• eMarketer expects U.S. retail ecommerce sales to reach $224.2 billion this year, up 15 percent from 2011.  To help marketers navigate this growth, eMarketer has created a "roundup" of its most relevant recent coverage, including eMarketer's most recent retail and ecommerce sales forecast through 2016 and updates on other trends affecting commerce and retail marketers. 
  • Search trends are constantly evolving. Milestone Insights shares some of the latest search trends and their impact on overall internet marketing strategy. 
  • Last minute bookings are not a new phenomenon.  What is new today is that increasing numbers of travelers have the ability to search and make a booking via a mobile device.  In addition location-based services, which allow marketers to target travelers with relevant offers near their current location, are growing rapidly.  Recent research by EyeforTravel, provides interesting statistics on and insights into this growing phenomenon.  
  • Total spending on online travel is expected to reach nearly $120 billion this year in the U.S., up a healthy 11 percent, according to eMarketer.  But compared to overall online retail sales growth in online travel is slow, indicating maturity in the market.  The U.S. mobile travel market is growing more quickly.  eMarketer estimates 16 million Americans will book travel via mobile this year, up from just over 12 million in 2011.  By 2016, the number of mobile users booking travel on their devices is expected to more than double to 36.7 million.  And significantly more mobile users will research, but not necessarily purchase, travel on their phones throughout the forecast period: 37.8 million this year, rising to 74.3 million by 2016.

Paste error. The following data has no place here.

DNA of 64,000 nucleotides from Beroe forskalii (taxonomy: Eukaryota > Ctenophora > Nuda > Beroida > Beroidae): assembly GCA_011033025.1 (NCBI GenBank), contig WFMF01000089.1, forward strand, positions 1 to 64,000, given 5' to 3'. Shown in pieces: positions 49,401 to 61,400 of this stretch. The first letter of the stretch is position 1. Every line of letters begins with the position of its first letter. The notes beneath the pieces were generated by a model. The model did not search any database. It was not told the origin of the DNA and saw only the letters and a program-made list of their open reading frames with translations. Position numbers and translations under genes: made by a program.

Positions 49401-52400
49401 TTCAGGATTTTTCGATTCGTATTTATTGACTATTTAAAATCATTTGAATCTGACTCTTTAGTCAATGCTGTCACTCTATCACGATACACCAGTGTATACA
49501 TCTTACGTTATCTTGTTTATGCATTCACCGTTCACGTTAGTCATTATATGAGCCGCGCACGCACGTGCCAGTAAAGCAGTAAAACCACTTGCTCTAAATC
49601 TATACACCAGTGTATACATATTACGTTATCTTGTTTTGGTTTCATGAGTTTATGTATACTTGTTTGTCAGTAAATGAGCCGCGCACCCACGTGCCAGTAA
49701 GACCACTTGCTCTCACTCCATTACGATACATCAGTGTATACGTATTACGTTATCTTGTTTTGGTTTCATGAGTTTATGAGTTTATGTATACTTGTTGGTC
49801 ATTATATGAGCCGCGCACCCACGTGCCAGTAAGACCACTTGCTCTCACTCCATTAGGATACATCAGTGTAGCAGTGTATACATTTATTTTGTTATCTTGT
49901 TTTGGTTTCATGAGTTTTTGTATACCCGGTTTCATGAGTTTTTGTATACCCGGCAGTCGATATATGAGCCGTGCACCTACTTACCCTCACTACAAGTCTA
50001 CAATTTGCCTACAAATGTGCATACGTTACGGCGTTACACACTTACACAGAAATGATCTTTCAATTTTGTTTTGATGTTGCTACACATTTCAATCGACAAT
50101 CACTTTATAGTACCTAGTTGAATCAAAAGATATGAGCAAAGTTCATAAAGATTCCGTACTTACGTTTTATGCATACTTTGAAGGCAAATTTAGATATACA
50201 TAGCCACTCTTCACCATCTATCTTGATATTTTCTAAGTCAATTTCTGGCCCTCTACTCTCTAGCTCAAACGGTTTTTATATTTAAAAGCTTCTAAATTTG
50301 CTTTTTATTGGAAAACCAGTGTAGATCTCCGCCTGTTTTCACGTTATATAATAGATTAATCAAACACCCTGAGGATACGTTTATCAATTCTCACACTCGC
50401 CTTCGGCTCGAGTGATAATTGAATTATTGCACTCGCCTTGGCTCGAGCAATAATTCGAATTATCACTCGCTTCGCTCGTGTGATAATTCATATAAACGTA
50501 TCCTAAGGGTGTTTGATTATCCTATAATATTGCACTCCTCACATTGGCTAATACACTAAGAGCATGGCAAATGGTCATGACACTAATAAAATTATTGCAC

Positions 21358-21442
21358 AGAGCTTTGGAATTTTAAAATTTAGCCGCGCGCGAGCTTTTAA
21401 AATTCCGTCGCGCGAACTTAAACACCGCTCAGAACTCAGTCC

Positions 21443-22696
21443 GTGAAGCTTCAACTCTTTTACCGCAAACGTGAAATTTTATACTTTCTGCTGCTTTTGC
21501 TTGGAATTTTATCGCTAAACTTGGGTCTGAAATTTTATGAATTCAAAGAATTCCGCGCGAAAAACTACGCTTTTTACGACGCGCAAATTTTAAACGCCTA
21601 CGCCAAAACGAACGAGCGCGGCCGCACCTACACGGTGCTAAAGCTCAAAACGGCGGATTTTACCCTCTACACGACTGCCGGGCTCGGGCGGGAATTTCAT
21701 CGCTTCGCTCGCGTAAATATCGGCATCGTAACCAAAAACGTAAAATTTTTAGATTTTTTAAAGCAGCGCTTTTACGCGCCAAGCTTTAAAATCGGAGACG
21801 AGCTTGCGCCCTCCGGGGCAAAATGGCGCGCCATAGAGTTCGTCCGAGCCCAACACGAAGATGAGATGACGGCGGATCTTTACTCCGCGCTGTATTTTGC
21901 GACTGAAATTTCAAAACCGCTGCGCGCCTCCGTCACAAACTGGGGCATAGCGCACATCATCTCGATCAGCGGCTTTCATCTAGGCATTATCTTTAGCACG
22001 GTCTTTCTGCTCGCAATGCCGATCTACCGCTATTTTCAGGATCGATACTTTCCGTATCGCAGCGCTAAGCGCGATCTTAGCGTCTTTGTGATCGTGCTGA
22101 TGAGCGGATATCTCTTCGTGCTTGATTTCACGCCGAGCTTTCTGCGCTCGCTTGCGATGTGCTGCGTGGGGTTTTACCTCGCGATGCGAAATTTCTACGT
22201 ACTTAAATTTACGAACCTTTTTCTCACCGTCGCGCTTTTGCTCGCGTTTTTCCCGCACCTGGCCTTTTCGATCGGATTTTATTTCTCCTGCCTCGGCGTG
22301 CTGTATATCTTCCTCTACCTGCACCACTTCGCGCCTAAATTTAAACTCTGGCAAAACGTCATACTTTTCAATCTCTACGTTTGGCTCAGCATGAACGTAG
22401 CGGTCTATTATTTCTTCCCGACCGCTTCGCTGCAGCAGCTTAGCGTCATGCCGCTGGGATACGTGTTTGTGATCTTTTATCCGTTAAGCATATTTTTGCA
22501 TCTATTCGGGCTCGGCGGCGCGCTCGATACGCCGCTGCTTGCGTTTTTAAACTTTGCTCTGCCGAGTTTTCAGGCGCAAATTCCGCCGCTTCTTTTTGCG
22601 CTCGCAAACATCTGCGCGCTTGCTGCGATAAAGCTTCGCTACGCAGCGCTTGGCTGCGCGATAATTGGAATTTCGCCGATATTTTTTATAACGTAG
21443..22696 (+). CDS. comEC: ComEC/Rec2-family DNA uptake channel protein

Demographic Tidbits

  • According to a new Nielsen report, State of the Hispanic Consumer: The Hispanic Market Imperative, if the present U.S. economy substantially benefits from Hispanics, the future U.S. economy will depend on Hispanics by virtue of demographic change and the social and cultural shifts expected to accompany their continued growth.  Latinos have amassed significant buying power ($1 trillion in 2010 and projected to grow 50% of $1.5 trillion in 2015).
  • On the surface, very little appears monolithic about adult Millennials (defined as those in the 18- to 29-year-old age group and also known as Gen-Y).  Yet, there are many generational ties that bind this diverse group of young consumers and differentiate them from older consumers.  A new Packaged Facts report, Millennials in the U.S., analyzes the consumer attitudes and behavior of 18- to 29-year-olds, comparing them to Gen-X consumers (those in the 30- to 44-year-old age group) and consumers 45 years of age and older.
  • Another free report by the Boston Consulting Group entitled The Millennial Consumer also provides useful insights into this new group of young adults that rivals the size of the Baby Boom generation.
  • Many young adults today are postponing marriage, delaying parenthood, and moving back in with their parents. A new Census Bureau brief, Households and Families, 2010 provides a detailed look at the household and living characteristics of those 18 – 29 years of age.

So, that’s it for this month.  While it is obvious that the travel industry will continue to face challenges in the months ahead, a number of indicators suggest an increased likelihood of better performance, especially during the all-important summer season. Check out some of the resources above to help you better understand some of the major demographic and online travel trends that will be driving travel behavior in the months to come.